The History of Black Friday
It's not just you — Black Friday really does start earlier and earlier each year. This is the history of the post-Thanksgiving Day tradition. 🛍️
More countries are adopting the shopping phenomenon
Black Friday was first used by Philadelphia police in the 1960s to describe the post-Thanksgiving period when large crowds of shoppers would wreak havoc on the city. The crowds created traffic jams and chaos when they came for the Army-Navy football game. In the 1950s, people began calling in sick the day after Thanksgiving to give themselves a four-day weekend. But in the 1980s, retailers embraced the term for a different reason. Originally it got its name because that was the day when retailers went into the black during the holiday season.
The first recorded use of the term “Black Friday” was applied not to holiday shopping but to financial crisis: specifically, the crash of the U.S. gold market on September 24, 1869. Two notoriously ruthless Wall Street financiers, Jay Gould and Jim Fisk, worked together to buy up as much as they could of the nation’s gold, hoping to drive the price sky-high and sell it for astonishing profits. On that Friday in September, the conspiracy finally unraveled, sending the stock market into free-fall and bankrupting everyone from Wall Street barons to farmers. By the 1990s, Black Friday was synonymous with doorbuster sales and lightning deals. Over the next few decades, it became known for frenzied and chaotic shopping — with shoppers lining up outside stores overnight.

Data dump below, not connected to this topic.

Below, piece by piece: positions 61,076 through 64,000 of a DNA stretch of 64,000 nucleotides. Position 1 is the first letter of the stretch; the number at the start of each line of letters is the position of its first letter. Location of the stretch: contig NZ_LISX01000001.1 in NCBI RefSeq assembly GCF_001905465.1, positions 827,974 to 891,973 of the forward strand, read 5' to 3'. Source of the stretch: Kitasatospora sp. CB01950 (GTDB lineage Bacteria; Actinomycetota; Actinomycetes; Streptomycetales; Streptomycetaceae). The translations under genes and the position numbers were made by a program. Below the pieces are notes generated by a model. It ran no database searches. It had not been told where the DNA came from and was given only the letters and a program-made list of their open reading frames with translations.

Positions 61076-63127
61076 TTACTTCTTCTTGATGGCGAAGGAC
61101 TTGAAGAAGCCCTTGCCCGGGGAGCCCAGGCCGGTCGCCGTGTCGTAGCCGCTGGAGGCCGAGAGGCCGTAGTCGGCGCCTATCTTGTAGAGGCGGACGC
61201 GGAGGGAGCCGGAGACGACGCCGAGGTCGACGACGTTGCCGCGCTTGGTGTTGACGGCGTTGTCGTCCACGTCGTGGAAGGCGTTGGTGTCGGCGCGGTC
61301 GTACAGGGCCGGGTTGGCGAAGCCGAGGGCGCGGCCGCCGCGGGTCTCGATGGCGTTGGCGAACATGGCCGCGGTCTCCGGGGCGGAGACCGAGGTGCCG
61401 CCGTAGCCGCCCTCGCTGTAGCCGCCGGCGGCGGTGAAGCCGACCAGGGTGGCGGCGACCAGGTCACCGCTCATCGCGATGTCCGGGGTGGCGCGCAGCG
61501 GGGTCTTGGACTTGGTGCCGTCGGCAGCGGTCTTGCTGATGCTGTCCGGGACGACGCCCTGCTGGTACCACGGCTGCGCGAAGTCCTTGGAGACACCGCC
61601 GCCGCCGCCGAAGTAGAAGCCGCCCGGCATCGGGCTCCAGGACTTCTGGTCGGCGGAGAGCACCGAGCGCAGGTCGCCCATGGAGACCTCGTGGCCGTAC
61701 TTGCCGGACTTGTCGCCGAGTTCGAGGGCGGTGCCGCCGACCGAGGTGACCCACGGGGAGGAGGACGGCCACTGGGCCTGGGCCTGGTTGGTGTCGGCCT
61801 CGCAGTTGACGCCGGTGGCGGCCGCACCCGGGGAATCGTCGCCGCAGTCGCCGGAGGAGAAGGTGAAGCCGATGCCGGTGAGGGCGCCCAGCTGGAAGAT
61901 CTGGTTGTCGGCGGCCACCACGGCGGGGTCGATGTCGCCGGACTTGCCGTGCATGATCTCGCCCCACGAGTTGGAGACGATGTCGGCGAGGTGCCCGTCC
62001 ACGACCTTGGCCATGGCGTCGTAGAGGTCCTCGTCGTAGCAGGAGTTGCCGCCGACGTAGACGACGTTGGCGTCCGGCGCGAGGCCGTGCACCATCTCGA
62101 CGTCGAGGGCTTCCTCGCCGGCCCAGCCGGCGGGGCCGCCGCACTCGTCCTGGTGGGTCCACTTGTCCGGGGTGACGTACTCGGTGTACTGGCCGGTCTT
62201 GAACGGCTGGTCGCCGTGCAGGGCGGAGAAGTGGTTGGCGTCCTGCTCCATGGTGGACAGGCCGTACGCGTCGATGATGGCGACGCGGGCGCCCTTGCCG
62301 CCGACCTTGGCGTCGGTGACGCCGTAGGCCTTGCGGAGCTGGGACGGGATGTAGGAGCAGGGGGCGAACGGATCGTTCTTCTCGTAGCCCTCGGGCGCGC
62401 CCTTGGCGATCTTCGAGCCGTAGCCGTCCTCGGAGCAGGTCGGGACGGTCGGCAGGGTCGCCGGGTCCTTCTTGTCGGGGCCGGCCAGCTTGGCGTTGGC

It has now spread to other countries with retailers adopting the shopping phenomenon. In 2011, retailers were criticized for opening their stores at midnight on Thanksgiving. But now stores like WalMart and BestBuy open by 6 p.m. on Thanksgiving. Small Business Saturday, Cyber Monday and Giving Tuesday. As more people shop online, there’s less of the in-store frenzy. But Black Friday remains one of the biggest shopping days of the year. In 2019, about 115 million people in the U.S. will shop on Black Friday according to the National Retail Federation.